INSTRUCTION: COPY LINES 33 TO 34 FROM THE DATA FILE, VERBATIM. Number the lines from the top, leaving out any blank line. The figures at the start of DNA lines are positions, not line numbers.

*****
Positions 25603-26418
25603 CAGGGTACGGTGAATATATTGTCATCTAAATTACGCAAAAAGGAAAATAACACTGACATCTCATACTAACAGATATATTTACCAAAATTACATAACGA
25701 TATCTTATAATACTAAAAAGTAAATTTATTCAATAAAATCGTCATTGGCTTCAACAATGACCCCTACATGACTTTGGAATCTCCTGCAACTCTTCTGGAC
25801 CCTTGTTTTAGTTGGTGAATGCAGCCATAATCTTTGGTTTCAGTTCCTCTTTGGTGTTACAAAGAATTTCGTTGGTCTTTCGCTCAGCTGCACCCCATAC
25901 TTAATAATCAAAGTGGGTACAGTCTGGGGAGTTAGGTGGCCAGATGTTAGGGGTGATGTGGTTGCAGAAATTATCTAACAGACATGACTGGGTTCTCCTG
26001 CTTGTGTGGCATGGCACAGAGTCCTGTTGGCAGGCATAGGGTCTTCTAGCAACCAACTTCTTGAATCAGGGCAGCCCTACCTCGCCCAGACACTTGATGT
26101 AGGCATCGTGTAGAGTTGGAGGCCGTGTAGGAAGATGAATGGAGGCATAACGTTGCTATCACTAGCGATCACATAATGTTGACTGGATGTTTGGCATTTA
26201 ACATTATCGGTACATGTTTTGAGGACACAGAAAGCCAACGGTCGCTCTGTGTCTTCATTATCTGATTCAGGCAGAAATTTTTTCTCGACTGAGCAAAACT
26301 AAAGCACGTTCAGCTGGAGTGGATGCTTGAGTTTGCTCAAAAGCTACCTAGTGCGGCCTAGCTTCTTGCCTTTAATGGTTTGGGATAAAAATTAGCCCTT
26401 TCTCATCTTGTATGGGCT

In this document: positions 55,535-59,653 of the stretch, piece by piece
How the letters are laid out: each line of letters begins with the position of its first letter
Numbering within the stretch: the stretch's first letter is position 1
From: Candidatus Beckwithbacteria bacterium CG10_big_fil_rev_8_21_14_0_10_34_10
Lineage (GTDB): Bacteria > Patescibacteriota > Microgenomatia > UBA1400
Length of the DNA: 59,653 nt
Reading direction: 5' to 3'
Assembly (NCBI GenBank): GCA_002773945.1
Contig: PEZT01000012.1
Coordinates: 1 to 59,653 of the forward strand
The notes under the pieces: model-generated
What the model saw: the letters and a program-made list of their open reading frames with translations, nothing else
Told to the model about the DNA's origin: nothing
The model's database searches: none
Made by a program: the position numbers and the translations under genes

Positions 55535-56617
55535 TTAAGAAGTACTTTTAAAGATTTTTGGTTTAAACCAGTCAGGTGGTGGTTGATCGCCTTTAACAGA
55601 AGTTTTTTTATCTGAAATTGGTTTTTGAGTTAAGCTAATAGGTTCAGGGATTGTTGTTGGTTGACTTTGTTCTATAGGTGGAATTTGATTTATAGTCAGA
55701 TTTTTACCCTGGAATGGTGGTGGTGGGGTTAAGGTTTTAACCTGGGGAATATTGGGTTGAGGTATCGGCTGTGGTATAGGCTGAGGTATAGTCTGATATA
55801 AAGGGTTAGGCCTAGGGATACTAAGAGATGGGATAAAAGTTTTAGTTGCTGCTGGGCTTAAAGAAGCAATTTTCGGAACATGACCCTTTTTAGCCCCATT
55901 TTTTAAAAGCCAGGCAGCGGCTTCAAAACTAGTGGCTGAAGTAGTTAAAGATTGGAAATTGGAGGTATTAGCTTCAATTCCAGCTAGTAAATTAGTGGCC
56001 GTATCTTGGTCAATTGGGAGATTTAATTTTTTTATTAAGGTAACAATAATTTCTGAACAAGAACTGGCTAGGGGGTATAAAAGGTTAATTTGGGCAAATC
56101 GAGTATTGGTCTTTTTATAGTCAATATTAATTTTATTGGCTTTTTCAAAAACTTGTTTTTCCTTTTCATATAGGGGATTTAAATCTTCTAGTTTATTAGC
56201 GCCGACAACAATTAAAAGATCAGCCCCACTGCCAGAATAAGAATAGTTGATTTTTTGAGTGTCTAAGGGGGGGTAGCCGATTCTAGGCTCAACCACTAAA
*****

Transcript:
56101 GAGTATTGGTCTTTTTATAGTCAATATTAATTTTATTGGCTTTTTCAAAAACTTGTTTTTCCTTTTCATATAGGGGATTTAAATCTTCTAGTTTATTAGC
56201 GCCGACAACAATTAAAAGATCAGCCCCACTGCCAGAATAAGAATAGTTGATTTTTTGAGTGTCTAAGGGGGGGTAGCCGATTCTAGGCTCAACCACTAAA